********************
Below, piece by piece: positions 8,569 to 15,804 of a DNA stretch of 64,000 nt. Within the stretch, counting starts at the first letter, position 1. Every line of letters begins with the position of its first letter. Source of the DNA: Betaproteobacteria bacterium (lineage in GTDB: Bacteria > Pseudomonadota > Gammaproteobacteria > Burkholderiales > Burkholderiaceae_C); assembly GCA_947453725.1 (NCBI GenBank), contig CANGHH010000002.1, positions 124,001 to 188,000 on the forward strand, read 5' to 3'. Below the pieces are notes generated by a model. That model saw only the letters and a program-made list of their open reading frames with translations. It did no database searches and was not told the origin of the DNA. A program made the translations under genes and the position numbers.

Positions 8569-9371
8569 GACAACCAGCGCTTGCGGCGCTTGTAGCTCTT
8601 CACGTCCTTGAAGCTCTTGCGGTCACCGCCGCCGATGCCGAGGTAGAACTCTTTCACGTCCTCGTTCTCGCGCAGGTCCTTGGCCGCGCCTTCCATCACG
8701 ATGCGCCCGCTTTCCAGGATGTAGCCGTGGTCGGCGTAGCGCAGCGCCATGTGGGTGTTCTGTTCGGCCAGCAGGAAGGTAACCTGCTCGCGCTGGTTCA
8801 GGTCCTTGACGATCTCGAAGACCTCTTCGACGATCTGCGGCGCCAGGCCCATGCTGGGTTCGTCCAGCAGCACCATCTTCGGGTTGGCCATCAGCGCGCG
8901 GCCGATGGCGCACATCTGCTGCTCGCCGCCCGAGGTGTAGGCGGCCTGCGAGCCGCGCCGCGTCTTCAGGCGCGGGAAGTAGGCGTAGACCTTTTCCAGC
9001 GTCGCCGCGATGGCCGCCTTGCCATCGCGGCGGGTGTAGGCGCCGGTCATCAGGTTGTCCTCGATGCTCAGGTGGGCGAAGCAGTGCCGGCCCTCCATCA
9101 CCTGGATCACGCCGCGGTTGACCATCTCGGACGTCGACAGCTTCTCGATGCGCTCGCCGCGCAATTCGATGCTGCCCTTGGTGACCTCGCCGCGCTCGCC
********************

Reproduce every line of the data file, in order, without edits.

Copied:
Below, piece by piece: positions 8,569 to 15,804 of a DNA stretch of 64,000 nt. Within the stretch, counting starts at the first letter, position 1. Every line of letters begins with the position of its first letter. Source of the DNA: Betaproteobacteria bacterium (lineage in GTDB: Bacteria > Pseudomonadota > Gammaproteobacteria > Burkholderiales > Burkholderiaceae_C); assembly GCA_947453725.1 (NCBI GenBank), contig CANGHH010000002.1, positions 124,001 to 188,000 on the forward strand, read 5' to 3'. Below the pieces are notes generated by a model. That model saw only the letters and a program-made list of their open reading frames with translations. It did no database searches and was not told the origin of the DNA. A program made the translations under genes and the position numbers.

Positions 8569-9371
8569 GACAACCAGCGCTTGCGGCGCTTGTAGCTCTT
8601 CACGTCCTTGAAGCTCTTGCGGTCACCGCCGCCGATGCCGAGGTAGAACTCTTTCACGTCCTCGTTCTCGCGCAGGTCCTTGGCCGCGCCTTCCATCACG
8701 ATGCGCCCGCTTTCCAGGATGTAGCCGTGGTCGGCGTAGCGCAGCGCCATGTGGGTGTTCTGTTCGGCCAGCAGGAAGGTAACCTGCTCGCGCTGGTTCA
8801 GGTCCTTGACGATCTCGAAGACCTCTTCGACGATCTGCGGCGCCAGGCCCATGCTGGGTTCGTCCAGCAGCACCATCTTCGGGTTGGCCATCAGCGCGCG
8901 GCCGATGGCGCACATCTGCTGCTCGCCGCCCGAGGTGTAGGCGGCCTGCGAGCCGCGCCGCGTCTTCAGGCGCGGGAAGTAGGCGTAGACCTTTTCCAGC
9001 GTCGCCGCGATGGCCGCCTTGCCATCGCGGCGGGTGTAGGCGCCGGTCATCAGGTTGTCCTCGATGCTCAGGTGGGCGAAGCAGTGCCGGCCCTCCATCA
9101 CCTGGATCACGCCGCGGTTGACCATCTCGGACGTCGACAGCTTCTCGATGCGCTCGCCGCGCAATTCGATGCTGCCCTTGGTGACCTCGCCGCGCTCGCC